Six months after my grandfather died, my grandmother told us she wanted to be buried beside him after all.
“I was born in Goffstown, New Hampshire,” she had reminded us regularly. “That’s where my people are. I want you to take me over there and bury me with them.”
“OK,” her four grandchildren would say. “We’ll take you there.” Sixty years into their marriage, my grandfather would listen silently.
For all the time I knew them, my grandparents lived on a bucolic piece of Maine farmland that had come down through my grandfather’s family. My grandmother never learned to drive, so my grandfather took her to her church — the Episcopal church — on Sunday morning and sat in the car at the curb, reading.
She went to church for far more than religion. She went for a chance to dress up, to see people, to shed the isolation of her life, and to remind herself that she was distinct from her husband. I know she yearned for more than the path she wore between the washing machine and the stove, a dusting of flour on her face.
“Well, tell us about the world,” she would say, sitting down at the kitchen table. She would marvel at the ease with which my sisters and I flew back and forth to college, used computers, made our way around the globe.
My grandfather’s family has a plot in the cemetery behind his church — the Congregational church. They are all buried there under a big maple tree at the intersection of two walking paths, the order of names and dates spelling out the hardship of their lives. Mothers who died in childbirth replaced by new wives who raised children who were not their own.
But my grandmother had a story of her own, hardships that had not been adequately appreciated. A father who died when she was 3, someone she never really knew but loved anyway. A mother left alone with three small children. The stepfather who raised them. The sister and brother she had not seen in years. And so she let us know that, in the end, she was going home.
After my grandfather died, my grandmother was the first to notice that my sisters and I made a habit of stopping at his grave to say hello. She was the first to see that we were building a community with our ancestors.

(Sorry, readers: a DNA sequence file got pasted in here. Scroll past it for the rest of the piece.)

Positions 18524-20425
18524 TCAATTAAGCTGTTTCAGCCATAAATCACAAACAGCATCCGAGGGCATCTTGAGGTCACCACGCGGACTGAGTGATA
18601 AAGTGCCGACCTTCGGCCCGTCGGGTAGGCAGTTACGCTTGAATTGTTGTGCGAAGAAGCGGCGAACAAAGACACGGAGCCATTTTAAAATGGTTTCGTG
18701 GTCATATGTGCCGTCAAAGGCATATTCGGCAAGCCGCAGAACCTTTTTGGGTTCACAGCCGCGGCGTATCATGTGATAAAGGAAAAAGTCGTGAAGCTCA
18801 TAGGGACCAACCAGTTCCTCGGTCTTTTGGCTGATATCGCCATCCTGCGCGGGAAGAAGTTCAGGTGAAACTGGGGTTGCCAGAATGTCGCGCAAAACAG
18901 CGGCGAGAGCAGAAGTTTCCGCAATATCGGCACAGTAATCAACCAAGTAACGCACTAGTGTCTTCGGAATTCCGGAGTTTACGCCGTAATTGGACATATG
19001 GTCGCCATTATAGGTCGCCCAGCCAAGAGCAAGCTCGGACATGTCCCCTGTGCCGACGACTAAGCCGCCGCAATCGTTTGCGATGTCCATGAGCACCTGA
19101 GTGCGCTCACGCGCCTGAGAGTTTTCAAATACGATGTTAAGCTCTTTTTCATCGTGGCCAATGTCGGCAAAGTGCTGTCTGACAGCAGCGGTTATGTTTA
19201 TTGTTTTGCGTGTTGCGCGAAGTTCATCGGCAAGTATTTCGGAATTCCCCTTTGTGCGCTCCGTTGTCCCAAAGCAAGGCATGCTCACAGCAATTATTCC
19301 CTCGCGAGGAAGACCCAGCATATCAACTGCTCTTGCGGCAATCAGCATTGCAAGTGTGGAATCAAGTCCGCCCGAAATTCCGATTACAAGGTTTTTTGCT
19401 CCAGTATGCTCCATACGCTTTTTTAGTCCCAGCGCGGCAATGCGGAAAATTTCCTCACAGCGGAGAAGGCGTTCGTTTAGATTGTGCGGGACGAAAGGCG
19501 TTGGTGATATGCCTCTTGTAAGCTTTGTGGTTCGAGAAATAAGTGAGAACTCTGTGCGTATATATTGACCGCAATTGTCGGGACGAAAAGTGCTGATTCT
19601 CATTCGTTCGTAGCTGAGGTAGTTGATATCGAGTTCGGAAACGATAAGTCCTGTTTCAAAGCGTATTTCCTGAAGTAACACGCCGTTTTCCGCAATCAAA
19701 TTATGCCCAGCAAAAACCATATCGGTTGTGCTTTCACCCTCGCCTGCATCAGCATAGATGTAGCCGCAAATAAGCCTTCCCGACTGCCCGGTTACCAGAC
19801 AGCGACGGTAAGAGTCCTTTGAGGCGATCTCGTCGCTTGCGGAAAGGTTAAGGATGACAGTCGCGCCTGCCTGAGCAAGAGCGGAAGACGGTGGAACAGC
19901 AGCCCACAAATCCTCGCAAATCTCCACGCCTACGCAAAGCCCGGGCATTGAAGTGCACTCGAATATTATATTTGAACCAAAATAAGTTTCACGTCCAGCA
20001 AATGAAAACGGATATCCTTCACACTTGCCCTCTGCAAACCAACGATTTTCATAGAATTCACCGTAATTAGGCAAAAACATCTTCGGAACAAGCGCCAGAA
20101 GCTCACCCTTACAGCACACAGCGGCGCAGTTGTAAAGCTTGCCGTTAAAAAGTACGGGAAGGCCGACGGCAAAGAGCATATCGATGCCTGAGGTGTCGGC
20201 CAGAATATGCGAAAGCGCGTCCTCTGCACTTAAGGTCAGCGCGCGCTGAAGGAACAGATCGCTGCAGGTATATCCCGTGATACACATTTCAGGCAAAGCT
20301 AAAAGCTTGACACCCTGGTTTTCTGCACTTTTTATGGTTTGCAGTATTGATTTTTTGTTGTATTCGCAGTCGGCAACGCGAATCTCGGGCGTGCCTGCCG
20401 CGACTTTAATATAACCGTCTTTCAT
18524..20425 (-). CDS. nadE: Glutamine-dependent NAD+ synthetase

Then one day, she announced that she thought she could be buried in the family plot after all. She wanted visitors. She wanted to be part of the family.
It was only as her ashes were lowered into the ground in the cold light of that Maine day that I realized. Suddenly, I realized everything. The loneliness, the fear, the dilemma of her choice. A choice that ensured that her children and grandchildren would stay in touch. A choice that acknowledged that women lose their own stories in bringing their children’s stories to life.
I felt her overwhelming need to go back to her own story in death. Her story is my story, is every mother’s story. Mothers desperate to be near their own mothers as life grows short, yearning to end life as they began it, folded into the warm, loving arms of the one who brought them into the world.
Now I stand at her grave. I hear her voice, I smell her cooking. My memories all take place on the farm. So I am careful to reach back through the years to her mother, and her mother before that — women I never knew but know well. Women who loved in many places. Women who had to choose, as they said goodbye to life, between the everlasting love of their mothers and their children, between the past and the future.
I run my fingers over her name. “It’s OK,” I say. “It’s OK. We are all here.”Caroline Woodwell is a New England native now living in Spokane, Washington. Send comments to firstname.lastname@example.org. Get the best of the magazine’s award-winning stories and features right in your e-mail inbox every Sunday. Sign up here.